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Do I Need a Probate Lawyer?

You’ve been named executor of an estate. Or you’re trying to figure out the estate of someone who died without a will. And you’re asking yourself what’s next. Do you need to hire a probate lawyer?

There’s a good chance that you don’t — which is very good news because hiring a probate attorney can be quite expensive. Attorney fees for a simple estate are generally between $3,000 and $7,000. While that cost is technically the estate’s responsibility, any money that is spent reduces the amount available for heirs. And some estates may not have enough money to cover attorney fees. 

If you’ve already decided not to hire an attorney, and you’re ready to jump right in, click here to find out how to probate a will without an attorney. (And PS: this also works if there’s no will.)

If you’re still on the fence, read on to learn when you don’t need a probate attorney — and when you really do.

 

The Probate Process

Let’s start with a basic explanation of probate. Probate is a fancy word for the process of proving the validity of a will. A probate judge reviews the will, appoints the executor, and oversees the payment of debts and distribution of assets in accordance with the terms of the will. If there is no will, the judge determines who the legal heirs are, appoints an administrator, and oversees the same actions in accordance with state law. 

Whether a valid will exists or doesn’t exist, the basic steps of the probate process are the same: 

  1. Petition the court to become the legal representative (executor or administrator)
  2. Notify heirs and creditors of the opening of an estate
  3. Change legal ownership of assets from the deceased to the estate
  4. Pay funeral expenses, taxes, and debts
  5. Distribute remaining assets to heirs
  6. Notify the court of your actions and request the estate be closed

While the process can be time-consuming and tedious, it’s also relatively straightforward for most estates. 

 

When you can handle probate without an attorney

Most estates aren’t that complex, and a lawyer’s job wouldn’t require more than filling out forms and submitting them to the court on your behalf. And while a lawyer may guide you through the administrative process of notifying creditors and heirs or managing the deceased’s assets, you would likely perform those tasks on your own.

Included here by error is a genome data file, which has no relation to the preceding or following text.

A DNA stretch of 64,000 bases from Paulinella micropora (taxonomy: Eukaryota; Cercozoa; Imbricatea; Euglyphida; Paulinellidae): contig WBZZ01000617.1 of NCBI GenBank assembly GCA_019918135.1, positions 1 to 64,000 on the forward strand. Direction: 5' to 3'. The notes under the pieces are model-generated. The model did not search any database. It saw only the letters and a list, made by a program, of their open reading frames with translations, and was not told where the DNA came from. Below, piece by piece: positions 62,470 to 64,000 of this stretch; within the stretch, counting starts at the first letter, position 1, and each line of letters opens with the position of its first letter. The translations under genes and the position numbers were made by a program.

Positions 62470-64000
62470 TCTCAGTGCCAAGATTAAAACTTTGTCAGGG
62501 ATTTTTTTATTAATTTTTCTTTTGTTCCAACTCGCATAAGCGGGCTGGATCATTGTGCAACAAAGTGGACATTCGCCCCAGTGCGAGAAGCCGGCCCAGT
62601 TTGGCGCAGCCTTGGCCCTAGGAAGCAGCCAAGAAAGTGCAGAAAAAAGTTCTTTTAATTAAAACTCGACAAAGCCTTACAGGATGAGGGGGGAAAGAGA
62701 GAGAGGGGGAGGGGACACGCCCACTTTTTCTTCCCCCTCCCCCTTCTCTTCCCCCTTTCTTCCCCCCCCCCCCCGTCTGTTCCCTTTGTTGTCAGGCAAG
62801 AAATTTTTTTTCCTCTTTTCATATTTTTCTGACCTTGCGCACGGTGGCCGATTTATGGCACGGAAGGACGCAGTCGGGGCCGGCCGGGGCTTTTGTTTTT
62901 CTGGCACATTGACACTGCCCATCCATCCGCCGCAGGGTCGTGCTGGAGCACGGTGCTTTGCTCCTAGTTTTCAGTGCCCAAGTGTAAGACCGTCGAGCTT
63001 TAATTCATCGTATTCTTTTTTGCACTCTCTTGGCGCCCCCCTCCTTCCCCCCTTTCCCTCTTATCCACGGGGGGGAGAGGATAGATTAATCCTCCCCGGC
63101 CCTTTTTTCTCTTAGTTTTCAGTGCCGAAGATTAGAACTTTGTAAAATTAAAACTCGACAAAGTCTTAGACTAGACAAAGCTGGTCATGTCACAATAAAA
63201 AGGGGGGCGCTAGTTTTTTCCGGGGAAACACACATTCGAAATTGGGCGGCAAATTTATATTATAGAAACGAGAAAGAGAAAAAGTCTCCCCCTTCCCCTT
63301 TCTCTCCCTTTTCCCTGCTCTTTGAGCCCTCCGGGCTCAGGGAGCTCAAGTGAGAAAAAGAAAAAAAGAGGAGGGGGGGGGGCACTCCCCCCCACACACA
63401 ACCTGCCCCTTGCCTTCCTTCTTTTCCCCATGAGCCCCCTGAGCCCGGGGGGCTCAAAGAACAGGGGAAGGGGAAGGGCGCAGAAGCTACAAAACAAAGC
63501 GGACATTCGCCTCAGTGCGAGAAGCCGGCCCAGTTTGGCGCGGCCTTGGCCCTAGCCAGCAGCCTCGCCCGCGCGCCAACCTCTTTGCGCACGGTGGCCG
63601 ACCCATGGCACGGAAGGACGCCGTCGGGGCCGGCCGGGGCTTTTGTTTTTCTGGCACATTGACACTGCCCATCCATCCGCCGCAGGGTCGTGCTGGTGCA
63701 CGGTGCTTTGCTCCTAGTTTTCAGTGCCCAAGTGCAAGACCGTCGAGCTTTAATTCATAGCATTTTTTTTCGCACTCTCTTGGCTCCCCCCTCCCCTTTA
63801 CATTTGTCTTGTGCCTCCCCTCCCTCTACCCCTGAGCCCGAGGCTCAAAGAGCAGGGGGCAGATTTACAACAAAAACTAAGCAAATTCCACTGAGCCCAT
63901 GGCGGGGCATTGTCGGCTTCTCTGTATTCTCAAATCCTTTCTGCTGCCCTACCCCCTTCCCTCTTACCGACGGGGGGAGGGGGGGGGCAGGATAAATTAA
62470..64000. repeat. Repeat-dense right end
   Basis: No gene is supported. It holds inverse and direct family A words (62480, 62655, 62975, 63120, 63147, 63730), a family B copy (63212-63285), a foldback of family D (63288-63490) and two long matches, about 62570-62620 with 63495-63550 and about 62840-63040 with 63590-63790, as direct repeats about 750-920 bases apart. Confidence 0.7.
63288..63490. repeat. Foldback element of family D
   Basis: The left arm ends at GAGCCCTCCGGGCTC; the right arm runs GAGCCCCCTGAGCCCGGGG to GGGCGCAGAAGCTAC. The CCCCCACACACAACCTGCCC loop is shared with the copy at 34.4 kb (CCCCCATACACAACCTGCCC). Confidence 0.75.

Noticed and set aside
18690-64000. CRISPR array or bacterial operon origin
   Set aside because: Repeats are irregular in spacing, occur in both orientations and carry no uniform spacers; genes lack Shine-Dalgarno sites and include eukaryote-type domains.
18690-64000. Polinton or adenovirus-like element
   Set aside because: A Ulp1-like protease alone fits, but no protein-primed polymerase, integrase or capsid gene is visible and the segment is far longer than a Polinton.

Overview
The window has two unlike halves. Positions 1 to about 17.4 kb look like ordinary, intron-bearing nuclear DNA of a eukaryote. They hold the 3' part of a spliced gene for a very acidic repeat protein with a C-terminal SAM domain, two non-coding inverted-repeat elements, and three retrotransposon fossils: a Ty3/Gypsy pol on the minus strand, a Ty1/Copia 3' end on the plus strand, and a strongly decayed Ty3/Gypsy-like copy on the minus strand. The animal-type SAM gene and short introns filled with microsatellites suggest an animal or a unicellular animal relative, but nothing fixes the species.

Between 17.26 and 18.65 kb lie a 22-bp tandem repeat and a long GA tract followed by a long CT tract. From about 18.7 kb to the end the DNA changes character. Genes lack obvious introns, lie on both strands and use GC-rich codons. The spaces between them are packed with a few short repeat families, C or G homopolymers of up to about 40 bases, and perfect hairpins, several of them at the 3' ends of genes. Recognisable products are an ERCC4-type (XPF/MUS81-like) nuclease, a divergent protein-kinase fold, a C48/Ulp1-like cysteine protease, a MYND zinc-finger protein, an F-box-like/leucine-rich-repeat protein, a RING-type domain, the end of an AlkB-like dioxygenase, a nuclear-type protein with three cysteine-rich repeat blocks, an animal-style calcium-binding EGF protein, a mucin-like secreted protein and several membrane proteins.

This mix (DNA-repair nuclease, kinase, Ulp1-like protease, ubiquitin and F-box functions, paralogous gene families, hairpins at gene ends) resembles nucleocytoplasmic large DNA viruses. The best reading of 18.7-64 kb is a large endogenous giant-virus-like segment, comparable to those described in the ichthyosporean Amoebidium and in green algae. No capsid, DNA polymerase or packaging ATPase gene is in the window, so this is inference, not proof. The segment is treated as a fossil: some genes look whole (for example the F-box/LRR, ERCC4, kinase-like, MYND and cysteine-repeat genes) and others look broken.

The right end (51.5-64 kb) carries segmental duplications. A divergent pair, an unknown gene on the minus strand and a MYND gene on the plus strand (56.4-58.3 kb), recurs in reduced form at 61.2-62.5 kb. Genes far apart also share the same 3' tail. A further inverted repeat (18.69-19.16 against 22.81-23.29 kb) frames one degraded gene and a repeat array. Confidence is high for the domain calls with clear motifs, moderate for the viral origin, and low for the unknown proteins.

If you’re managing an estate like these, you don’t need to hire a probate attorney:

  • The estate is simple, with common assets like property (a house), bank accounts, investments, etc
  • The estate is a small estate that is eligible for simplified probate procedures. Click here to find out more about probating a small estate.
  • All the interested parties agree on the basic points — that the will is valid, who the executor will be, or if there is no will, who the administrator will be and how assets should be managed and distributed
  • The estate has enough assets to pay its debts
  • The estate isn’t going to owe estate taxes (either state or federal). Most estates that are large enough to owe federal estate tax would be complex enough to benefit from an attorney, but some states have relatively low estate tax exemptions. 
  • Probate isn’t required because all assets are being transferred automatically, through joint ownership, payable on death accounts, or living trusts. Check out our article on which assets go through probate.

When you need an attorney to help with probate

There are a few situations where the services of an attorney are necessary or, at the very least, beneficial. 

  • The estate has complicated assets like businesses, royalties, mineral rights, etc
  • The estate is insolvent, meaning it doesn’t have enough assets to cover its debts and taxes.
  • The estate is being contested. 
  • The estate is being probated in a state that requires an attorney by law — Florida, Texas, Missouri, and Mississippi.
    • In Florida, no attorney is required when (a) the assets (not including the home) are under $75,000, or (b) the deceased passed away more than 2 years ago, or (c) there is only one heir
    • In Texas, no attorney is required when the assets (not including the home) are under $75,000 or there is only one heir

As you can see, the majority of estates don’t require an attorney. While hiring an attorney could provide some peace of mind that the probate process is being handled appropriately, that’s some expensive security. And there are other ways to make sure you’re on the right track. 

We help hundreds of executors and administrators successfully manage the probate process on their own each year. They save thousands of dollars by not hiring an attorney or by using an attorney strategically for only the parts of the process that require one. 


Fill out our simple questionnaire, and we’ll send you a draft petition for probate that’s ready to sign and file with the court — along with instructions for what to do next.